ETFs With Little Volume But Big Returns
If you're screening ETFs by volume, you're excluding beneficial strategies based on a misconception.
If you speak to a product sales representative from an ETF issuer, you’ll likely hear a consistent message from him or her. And it’s not “if you build it, they will come,” but instead, “if there’s trading volume, they will come.”
It can be quite frustrating that quality ETF products that are available to investors and portfolio managers are “screened out” by potential end users because of popular misconceptions about trading volume and how it relates -- or in fact, doesn’t directly relate -- to liquidity. An often repeated mantra in the ETF industry is “ETFs are open-ended funds, with an unlimited number of shares available that can be created or redeemed on demand.” Furthermore, most ETF investors have heard the rhetoric “Because of an arbitrage mechanism, ETFs generally don’t trade at significant discounts or premiums to their Net Asset Value, unlike closed end funds.”
What does this all mean? It means that with or without trading volume, ETFs are constantly re-pricing all day, every day, because the ETF vehicle itself is tied to an underlying basket of securities that’s trading out there in the open market, and thus that basket’s value is changing constantly. So think of the underlying basket and its re-pricing mechanism as being the tail that wags the “dog” -- that being the ETF itself.
Granted, thinly traded ETFs can have “stale” pricing on the electronic screens because there are less “eyes” on them, but portfolio managers and investors would serve themselves well if instead of “screening out” ETFs from their investment methodology and models that are a) newer to the market b) have low Assets Under Management (AUM), and c) have low trading volume, they’d base their judgment on an ETF’s viability in their portfolio on the fund’s performance and how closely it meets its stated objective.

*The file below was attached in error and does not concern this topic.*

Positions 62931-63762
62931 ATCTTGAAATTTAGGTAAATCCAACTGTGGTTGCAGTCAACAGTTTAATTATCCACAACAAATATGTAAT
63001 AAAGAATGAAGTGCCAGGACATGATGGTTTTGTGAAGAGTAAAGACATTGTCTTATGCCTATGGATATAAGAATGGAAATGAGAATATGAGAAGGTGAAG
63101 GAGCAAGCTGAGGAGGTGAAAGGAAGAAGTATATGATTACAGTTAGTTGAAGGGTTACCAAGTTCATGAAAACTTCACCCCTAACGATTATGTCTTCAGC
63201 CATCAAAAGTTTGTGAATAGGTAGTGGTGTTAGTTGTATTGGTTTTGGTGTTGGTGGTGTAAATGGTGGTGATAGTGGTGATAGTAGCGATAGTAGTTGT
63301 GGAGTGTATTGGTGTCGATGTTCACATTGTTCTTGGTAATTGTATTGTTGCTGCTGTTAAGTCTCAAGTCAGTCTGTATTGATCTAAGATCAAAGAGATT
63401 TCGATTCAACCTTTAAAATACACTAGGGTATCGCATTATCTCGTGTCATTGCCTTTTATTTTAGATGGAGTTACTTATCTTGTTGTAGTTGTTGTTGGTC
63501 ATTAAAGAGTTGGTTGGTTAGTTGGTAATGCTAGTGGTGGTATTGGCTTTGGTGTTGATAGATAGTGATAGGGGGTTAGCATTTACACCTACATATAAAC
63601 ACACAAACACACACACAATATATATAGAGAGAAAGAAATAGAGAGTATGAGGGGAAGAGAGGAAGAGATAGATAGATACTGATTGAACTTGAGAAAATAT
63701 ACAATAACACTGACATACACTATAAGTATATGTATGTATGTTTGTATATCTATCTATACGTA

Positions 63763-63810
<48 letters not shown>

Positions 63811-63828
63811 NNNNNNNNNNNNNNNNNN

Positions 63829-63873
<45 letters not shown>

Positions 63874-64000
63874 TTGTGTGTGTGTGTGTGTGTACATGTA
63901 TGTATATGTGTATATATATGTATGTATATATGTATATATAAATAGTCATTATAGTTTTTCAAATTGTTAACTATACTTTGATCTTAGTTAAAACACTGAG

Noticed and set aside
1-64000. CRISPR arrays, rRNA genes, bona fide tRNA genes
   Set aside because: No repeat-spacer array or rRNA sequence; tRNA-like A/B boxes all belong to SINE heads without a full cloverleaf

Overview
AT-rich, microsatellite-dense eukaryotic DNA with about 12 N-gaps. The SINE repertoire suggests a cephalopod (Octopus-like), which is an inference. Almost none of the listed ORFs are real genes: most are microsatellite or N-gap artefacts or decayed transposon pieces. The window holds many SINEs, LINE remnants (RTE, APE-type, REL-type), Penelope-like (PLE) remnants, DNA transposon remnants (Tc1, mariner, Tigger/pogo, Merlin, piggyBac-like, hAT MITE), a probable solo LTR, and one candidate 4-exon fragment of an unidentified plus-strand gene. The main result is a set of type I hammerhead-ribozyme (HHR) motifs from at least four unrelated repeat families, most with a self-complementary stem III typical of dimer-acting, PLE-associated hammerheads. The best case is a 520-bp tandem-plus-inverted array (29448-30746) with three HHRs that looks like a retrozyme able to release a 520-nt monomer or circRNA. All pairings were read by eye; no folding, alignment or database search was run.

Furthermore, the ETF industry would do itself a great service if it discarded the terms “illiquid ETFs” and instead referred to less active ETFs as “thinly” or “lightly” traded versus the “heavily” traded ETFs. Perhaps that would get people out of the train of thought of equating an ETF’s liquidity with its published average daily trading volume.
At Street One, we generally tell portfolio managers that we speak with to leave “trading volume” out of their screening process for product quality and viability until they have whittled down their “short list” to a handful of ETFs that best meet their portfolio objectives. Now they’ve reached a point where the best products are on the table and they can screen by net performance after fees, how closely the ETF follows its stated methodology, how tax-efficient the product is (does it historically spin off capital gains taxes? etc.), and how comfortably and efficiently the ETF can be traded, especially in larger size.
Note that I’m careful to say neither “how liquid the ETF is” nor “how much trading volume the ETF has.” A number of thinly traded ETFs are based on extremely liquid underlying indexes, and on any given day, with or without volume, an investor can establish a large position with minimal price impact (or take off a large position), provided they know how to trade correctly (not using market orders and utilizing a liquidity provider/trading desk when possible for accurate pricing). And conversely, there are a number of high-volume ETFs that aren’t exactly easy to trade, like certain fixed-income ETFs, and investors should be wary of price impact when placing orders and not blindly assume that because there’s volume, there’s safety in liquidity. The key to the investor is to become comfortable with how liquid an underlying index is that a given ETF tracks, so that potential price impact expectations (for their future buys and sells) can be built into their models. In the ETF world, volume isn’t liquidity, and liquidity isn’t volume.
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